This holds in some part to the quantum level with gravity, even if we do not fully understand quantum gravity. Consider the clock in Einstein’s box as a blackhole with mass $m$. The quantum periodicity of this blackhole is given by some multiple of Planck masses. For a blackhole of integer number $n$ of Planck masses the time it takes a photon to travel across the event horizon is $t~\sim~Gm/c^3$ $=~nT_p$, which are considered as the time intervals of the clock. The uncertainty in time the door to the box remains open is $$ \Delta T~\simeq~Tg/c(\delta r~-~GM/c^2), $$ as measured by a distant observer. Similary the change in the energy is given by $E_2/E_1~=$ $\sqrt{(1~-~2M/r_1)/(1~-~2M/r_2)}$, which gives an energy uncertainty of $$ \Delta E~\simeq~(\hbar/T_1)g/c^2(\delta r~-~GM/c^2)^{-1}. $$ Consequently the Heisenberg uncertainty principle still holds $\Delta E\Delta T~\simeq~\hbar$. Thus general relativity beyond the Newtonian limit preserves the Heisenberg uncertainty principle. It is interesting to note in the Newtonian limit this leads to a spread of frequencies $\Delta\omega~\simeq~\sqrt{c^5/G\hbar}$, which is the Planck frequency.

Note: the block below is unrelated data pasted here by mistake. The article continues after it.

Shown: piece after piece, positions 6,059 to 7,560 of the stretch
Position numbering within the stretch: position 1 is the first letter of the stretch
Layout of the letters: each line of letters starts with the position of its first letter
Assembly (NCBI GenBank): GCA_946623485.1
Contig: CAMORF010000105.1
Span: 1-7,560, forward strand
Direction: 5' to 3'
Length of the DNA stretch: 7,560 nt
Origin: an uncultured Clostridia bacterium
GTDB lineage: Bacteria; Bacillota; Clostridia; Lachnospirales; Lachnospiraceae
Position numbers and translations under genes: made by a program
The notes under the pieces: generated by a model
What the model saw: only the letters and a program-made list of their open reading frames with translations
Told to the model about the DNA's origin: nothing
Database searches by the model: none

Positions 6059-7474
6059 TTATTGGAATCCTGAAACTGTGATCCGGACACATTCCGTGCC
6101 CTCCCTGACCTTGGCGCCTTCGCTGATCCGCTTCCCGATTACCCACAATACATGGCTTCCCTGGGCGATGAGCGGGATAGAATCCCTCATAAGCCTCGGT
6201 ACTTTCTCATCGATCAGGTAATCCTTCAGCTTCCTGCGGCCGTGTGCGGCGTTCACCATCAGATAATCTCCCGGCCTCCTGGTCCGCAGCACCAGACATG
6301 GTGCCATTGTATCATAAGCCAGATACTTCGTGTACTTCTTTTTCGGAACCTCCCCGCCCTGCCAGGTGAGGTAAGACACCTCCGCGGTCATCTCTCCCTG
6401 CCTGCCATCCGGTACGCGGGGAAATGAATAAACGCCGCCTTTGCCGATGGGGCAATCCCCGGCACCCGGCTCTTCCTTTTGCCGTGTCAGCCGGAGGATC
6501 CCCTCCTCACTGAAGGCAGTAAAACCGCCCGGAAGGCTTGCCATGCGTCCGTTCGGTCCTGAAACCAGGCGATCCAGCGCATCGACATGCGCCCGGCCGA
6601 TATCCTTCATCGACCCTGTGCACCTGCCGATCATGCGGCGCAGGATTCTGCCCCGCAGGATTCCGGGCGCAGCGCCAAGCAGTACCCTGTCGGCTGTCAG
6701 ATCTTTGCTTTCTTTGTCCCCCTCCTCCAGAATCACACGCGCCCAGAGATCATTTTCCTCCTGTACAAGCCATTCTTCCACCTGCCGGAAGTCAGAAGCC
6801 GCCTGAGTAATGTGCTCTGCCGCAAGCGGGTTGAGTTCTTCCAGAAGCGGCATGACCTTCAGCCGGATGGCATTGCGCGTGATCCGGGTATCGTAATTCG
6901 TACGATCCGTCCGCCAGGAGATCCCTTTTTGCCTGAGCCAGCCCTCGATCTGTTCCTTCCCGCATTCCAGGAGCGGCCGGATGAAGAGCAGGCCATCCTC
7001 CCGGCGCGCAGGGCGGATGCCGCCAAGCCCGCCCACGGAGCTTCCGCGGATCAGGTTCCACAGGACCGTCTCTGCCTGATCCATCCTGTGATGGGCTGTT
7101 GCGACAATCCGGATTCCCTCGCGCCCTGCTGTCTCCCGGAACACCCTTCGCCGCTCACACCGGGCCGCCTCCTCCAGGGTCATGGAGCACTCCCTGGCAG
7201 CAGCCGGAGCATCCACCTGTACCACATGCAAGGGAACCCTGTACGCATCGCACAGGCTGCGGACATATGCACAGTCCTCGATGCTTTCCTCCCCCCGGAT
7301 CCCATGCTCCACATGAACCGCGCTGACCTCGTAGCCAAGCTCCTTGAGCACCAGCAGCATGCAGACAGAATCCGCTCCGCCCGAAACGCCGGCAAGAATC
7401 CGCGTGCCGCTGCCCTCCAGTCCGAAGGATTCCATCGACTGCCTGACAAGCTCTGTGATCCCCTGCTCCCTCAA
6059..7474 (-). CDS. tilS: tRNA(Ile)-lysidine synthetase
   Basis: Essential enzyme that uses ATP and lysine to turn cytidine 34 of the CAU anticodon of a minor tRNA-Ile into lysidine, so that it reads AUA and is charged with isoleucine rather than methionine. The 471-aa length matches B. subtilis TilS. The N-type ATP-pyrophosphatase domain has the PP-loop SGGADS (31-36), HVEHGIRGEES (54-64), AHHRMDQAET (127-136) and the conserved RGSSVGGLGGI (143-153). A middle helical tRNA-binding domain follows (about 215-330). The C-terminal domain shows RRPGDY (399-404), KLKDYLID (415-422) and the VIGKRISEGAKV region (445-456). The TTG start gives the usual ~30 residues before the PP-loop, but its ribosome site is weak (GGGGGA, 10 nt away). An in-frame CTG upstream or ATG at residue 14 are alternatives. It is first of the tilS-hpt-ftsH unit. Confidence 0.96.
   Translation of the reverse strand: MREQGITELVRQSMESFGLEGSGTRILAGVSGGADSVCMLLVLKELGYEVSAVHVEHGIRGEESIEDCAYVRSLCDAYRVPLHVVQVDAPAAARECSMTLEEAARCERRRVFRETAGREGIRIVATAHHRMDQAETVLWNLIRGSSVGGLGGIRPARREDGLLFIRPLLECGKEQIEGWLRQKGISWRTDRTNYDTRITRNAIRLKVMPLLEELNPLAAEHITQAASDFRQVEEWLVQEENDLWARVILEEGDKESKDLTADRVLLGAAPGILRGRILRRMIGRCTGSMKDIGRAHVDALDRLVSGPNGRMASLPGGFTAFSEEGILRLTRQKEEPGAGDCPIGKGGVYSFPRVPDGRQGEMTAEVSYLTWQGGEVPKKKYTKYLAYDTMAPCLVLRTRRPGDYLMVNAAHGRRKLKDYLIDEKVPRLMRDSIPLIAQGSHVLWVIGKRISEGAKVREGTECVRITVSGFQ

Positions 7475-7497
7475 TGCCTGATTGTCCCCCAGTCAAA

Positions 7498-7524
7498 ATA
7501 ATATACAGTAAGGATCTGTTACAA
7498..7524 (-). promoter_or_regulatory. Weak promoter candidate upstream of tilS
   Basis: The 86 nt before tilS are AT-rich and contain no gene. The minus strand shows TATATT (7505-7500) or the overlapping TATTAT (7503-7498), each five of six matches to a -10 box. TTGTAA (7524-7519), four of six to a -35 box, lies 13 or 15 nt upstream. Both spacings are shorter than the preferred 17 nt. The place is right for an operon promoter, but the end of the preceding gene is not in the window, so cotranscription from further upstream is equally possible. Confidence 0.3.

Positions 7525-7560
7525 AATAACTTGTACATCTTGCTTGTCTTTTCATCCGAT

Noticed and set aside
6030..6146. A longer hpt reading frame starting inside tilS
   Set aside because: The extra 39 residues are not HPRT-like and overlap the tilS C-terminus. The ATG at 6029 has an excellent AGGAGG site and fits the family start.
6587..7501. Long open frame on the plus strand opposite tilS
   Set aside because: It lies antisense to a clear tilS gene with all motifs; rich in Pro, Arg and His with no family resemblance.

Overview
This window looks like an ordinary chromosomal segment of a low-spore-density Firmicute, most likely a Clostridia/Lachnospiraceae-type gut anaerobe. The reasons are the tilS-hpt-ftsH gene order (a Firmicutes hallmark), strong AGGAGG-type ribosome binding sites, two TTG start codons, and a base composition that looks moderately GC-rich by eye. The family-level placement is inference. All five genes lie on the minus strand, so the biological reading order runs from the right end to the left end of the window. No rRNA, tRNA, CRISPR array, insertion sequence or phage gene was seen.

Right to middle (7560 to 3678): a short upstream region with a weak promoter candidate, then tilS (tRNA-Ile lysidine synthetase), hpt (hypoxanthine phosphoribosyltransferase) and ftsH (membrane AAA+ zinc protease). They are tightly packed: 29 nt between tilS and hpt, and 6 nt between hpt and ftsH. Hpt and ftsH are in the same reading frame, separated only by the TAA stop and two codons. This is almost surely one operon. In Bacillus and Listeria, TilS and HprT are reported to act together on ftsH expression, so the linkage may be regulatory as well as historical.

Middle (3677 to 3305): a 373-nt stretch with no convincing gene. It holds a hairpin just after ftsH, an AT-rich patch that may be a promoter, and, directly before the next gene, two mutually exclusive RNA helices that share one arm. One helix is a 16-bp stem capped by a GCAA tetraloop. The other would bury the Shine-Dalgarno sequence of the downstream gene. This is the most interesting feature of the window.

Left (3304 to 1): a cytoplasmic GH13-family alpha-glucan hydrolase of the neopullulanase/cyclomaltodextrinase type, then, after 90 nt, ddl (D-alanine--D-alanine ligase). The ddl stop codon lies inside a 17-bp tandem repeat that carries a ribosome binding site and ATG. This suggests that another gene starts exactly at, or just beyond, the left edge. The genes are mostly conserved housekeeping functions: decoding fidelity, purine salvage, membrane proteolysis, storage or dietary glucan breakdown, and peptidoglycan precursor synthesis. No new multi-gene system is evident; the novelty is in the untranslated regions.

The uncertainty in the $\Delta E~\simeq~\hbar/\Delta t$ does have a funny situation, where if the energy is $\Delta E$ is larger than the Planck mass there is the occurrence of an event horizon. The horizon has a radius $R~\simeq~2G\Delta E/c^4$, which is the uncertainty in the radial position $R~=~\Delta r$ associated with the energy fluctuation. Putting this together with the Planckian uncertainty in the Einstein box we then have $$ \Delta r\Delta t~\simeq~\frac{2G\hbar}{c^4}~=~{\ell}^2_{Planck}/c. $$ So this argument can be pushed to understand the nature of noncommutative coordinates in quantum gravity.

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I forgot to mention it, but your answer is actually very interesting. –  Sklivvz Jul 24 '11 at 0:07
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How can Bohr invoke a General Relativity concept when Quantum Mechanics is notoriously incompatible with it?

You may have misheard, Sklivvz. General relativity is perfectly compatible with quantum mechanics. If you want the full and completely accurate theory that answers questions that depend on both GR and QM, in any regime, it is called string theory.

But obviously, you don't need the sophisticated cannon of string theory to answer these Bohr-Einstein questions. String theory is only needed when the distances are as short as the Planck length, $10^{-35}$ meters, or energies are huge, and so on. Whenever you deal with ordinary distance scales, semiclassical GR is enough - a simple quantization of general relativity where one simply neglects all loops and other effects that are insanely small. And indeed, string theory does confirm (and any other hypothetical consistent theory would confirm) that those effects are small, suppressed by extra powers of $G$, $h$, or $1/c$.